Politics and opinions aside, it’s more important than ever that we as anglers continue to be conservation-minded in all we do. This includes documenting what we have through measurements, catch-logs, water quality observations, and the early identification of changes to fish and their habitat. Establishing baseline data is crucial to documenting change so effort and resources can be secured and assigned to mitigate such changes and strengthen resilience. Blue Fish Canada is now championing several habitat enhancement initiatives and long-term fishery studies.
Ensuring Canada’s tremendous biodiversity is resilient is an absolute imperative. Canada has more nature than any other country with our longest coastline, largest contiguous forest, and a stake in the world’s biggest freshwater basin. Strengthening nature’s resilience is essential to sustaining our biodiversity. Given our incredible size and small population, making sure nature is resilient is going to take all of us working together.
The new year will see Blue Fish Canada expand our youth programs at dedicated research and exploration sites geared to supporting long-term fish habitat enhancement and research. Youth will take part in implementing fish conservation measures and a long-term evaluation of the effectiveness of these interventions. Sites include both urban and rural locations in Ontario and Quebec, with plans for expansion into more provinces in the works.
If you are already finding ways to strengthen the health of your favorite watersheds and the ecosystems they support, terrific. If you are still looking for opportunities or want to do more, reach out and Blue Fish Canada will be pleased to include you as a volunteer, or, make a one-time or monthly charitable donation through our secure on-line donation service provided by Canada Helps and receive a tax receipt.
To date, the work of Blue Fish Canada has been paid for with donations from anglers, conservationists, and grants from private foundations. More recently, celebrities like Canadian country music star and outdoor TV host Bret Kissel have stepped up and become long term supporters. We are thankful for the recognition of the work Blue Fish Canada is receiving. However, addressing threats to Canada’s biodiversity and the growing need to strengthen nature’s resilience is essential. Now is the time to support Blue Fish Canada.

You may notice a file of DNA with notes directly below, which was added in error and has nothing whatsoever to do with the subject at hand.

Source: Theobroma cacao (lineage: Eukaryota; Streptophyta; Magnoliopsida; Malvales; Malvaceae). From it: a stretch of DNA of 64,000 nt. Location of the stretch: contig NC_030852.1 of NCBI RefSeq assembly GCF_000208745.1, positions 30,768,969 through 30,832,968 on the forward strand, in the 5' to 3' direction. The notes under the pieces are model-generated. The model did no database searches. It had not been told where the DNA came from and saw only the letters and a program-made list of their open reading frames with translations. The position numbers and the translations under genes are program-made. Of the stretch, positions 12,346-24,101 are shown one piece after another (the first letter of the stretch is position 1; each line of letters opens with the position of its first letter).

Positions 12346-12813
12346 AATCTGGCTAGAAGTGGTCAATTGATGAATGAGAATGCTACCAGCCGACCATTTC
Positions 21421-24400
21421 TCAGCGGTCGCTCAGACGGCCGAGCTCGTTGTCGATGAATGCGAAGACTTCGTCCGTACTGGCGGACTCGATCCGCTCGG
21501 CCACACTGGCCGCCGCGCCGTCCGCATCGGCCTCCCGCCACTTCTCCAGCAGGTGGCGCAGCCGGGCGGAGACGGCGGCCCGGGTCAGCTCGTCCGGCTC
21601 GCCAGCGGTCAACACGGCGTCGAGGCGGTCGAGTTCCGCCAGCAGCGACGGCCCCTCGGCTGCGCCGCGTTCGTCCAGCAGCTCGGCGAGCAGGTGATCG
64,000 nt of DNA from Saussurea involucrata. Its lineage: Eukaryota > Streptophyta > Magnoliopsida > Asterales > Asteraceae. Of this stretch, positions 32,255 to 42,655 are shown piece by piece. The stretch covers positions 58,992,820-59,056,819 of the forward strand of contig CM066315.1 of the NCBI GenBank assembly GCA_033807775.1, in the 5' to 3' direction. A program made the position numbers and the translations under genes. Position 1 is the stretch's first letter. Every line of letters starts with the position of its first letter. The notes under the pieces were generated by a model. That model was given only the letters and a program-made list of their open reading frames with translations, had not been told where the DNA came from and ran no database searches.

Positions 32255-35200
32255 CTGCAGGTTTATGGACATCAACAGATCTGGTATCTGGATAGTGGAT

All the best to you and yours over the Holidays. Remember, if you ever need a little bit of “me time” and you’ve already blown through your collection of gift cards and spending money, download one of the 65 episodes of “Outdoors with Lawrence Gunther”, or any of the 375 episodes of “The Blue Fish Radio Show” – new episodes of both podcasts drop every two weeks. And remember, if there’s a story that needs telling, reach out and let Blue Fish Canada help make that happen.
Yours in conservation,
The Latest Fishing, Fish Health and Fish Habitat News
COVID-19 reduced recreational fishing effort during the black bass spawning season, resulting in increases in black bass reproductive success and annual recruitment / Fisheries Research
During two non-pandemic years (2019 and 2022) the hook-wounding rates from recreational angling observed among nesting male largemouth bass (LMB), and nesting male smallmouth bass (SMB), were quite high, but typical of those observed in the lake being monitored over the last 20 years. That level of illegal, preseason angling resulted in very low percentages of both LMB and SMB nesting males being successful at raising their broods to independence, rates comparable to those observed for this lake in previous years. In 2020 and 2021, amid the COVID-19 pandemic, however, access to fishing in Ontario was severely limited during the bass spawning season, which serendipitously provided a natural “whole-lake bass spawning sanctuary” to study. Not surprisingly, the hook-wounding rates for nesting male LMB and SMB were the lowest rates ever observed over the last 30 + years. Concomitantly, the percentage of nesting male LMB and SMB that were successful at raising their broods to independence was approximately 3–4 times greater than that in the non-COVID years. Not unexpectedly, those increases in nesting success translated to similar increases in LMB and SMB reproductive success (production of post parental care, independent fry). More importantly, those increases further resulted in large increases in the annual recruitment of both LMB and SMB. This unanticipated COVID-driven experiment revealed that using bass spawning sanctuaries would be more efficient than closed seasons as a management strategy to conserve levels of black bass annual recruitment.
Ottawa aims to reduce size of salmon fishing industry by buying licences / Global
The federal government is offering to buy Pacific salmon commercial fishing licences from those looking to get out of the declining industry as it tries to protect the fish that remain. Fisheries and Oceans Canada has earmarked $123 million for the voluntary retirement program and two future initiatives that will dispose of derelict vessels and allow Indigenous communal commercial licence holders to switch to another species. The funding is part of a nearly $650-million Pacific Salmon Strategy Initiative announced last year. Jeff Grout, a salmon resource manager with Fisheries, says about 1,300 licences are eligible for the program, which will buy them at market rate and take them out of circulation.